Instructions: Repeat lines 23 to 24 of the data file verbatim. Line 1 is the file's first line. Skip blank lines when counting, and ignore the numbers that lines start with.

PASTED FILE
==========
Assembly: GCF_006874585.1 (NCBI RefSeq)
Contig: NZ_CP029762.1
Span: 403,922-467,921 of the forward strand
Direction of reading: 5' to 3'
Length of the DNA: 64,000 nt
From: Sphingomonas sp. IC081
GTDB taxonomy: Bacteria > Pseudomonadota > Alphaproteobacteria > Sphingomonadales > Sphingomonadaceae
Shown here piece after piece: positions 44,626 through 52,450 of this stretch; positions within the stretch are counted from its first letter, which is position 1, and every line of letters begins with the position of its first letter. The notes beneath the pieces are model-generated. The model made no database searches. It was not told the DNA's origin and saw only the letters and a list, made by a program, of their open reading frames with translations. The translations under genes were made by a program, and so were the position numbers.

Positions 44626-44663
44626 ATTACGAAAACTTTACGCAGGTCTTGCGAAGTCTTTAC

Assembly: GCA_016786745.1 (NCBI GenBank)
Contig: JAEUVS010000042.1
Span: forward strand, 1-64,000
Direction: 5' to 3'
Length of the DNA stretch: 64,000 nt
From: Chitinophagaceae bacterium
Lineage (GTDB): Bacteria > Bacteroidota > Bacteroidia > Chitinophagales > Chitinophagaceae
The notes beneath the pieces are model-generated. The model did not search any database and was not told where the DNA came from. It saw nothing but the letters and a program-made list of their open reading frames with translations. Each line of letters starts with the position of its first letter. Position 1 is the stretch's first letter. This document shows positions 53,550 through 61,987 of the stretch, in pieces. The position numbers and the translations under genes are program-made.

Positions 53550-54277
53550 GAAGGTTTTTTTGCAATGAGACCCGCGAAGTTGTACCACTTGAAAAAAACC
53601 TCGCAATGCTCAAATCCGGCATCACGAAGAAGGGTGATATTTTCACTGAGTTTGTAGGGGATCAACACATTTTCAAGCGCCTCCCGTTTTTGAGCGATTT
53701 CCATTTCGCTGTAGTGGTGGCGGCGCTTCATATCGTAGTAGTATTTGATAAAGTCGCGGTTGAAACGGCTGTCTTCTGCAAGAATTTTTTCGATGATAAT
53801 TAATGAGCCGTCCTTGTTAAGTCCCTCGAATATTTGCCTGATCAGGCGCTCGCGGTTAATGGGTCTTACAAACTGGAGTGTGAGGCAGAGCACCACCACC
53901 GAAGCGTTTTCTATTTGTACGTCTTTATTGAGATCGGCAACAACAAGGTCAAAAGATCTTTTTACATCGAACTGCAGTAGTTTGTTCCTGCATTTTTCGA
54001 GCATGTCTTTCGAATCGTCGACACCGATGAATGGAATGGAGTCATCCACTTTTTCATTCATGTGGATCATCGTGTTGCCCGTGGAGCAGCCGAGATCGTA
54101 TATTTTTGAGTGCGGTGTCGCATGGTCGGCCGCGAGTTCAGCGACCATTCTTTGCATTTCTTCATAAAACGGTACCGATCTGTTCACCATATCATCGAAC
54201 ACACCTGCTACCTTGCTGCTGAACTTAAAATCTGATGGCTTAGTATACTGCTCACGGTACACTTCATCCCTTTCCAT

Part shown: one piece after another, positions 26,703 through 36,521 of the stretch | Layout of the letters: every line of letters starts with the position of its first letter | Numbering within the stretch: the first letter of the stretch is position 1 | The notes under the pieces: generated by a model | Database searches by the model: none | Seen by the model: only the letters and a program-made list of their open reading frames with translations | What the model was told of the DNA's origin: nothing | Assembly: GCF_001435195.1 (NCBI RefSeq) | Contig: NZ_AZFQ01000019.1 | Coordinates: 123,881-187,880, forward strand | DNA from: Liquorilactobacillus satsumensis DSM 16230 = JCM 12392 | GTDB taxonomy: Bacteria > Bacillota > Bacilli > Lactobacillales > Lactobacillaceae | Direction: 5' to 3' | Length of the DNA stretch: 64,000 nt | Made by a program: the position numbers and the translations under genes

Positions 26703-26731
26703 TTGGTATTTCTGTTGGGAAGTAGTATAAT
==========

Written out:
53801 TAATGAGCCGTCCTTGTTAAGTCCCTCGAATATTTGCCTGATCAGGCGCTCGCGGTTAATGGGTCTTACAAACTGGAGTGTGAGGCAGAGCACCACCACC
53901 GAAGCGTTTTCTATTTGTACGTCTTTATTGAGATCGGCAACAACAAGGTCAAAAGATCTTTTTACATCGAACTGCAGTAGTTTGTTCCTGCATTTTTCGA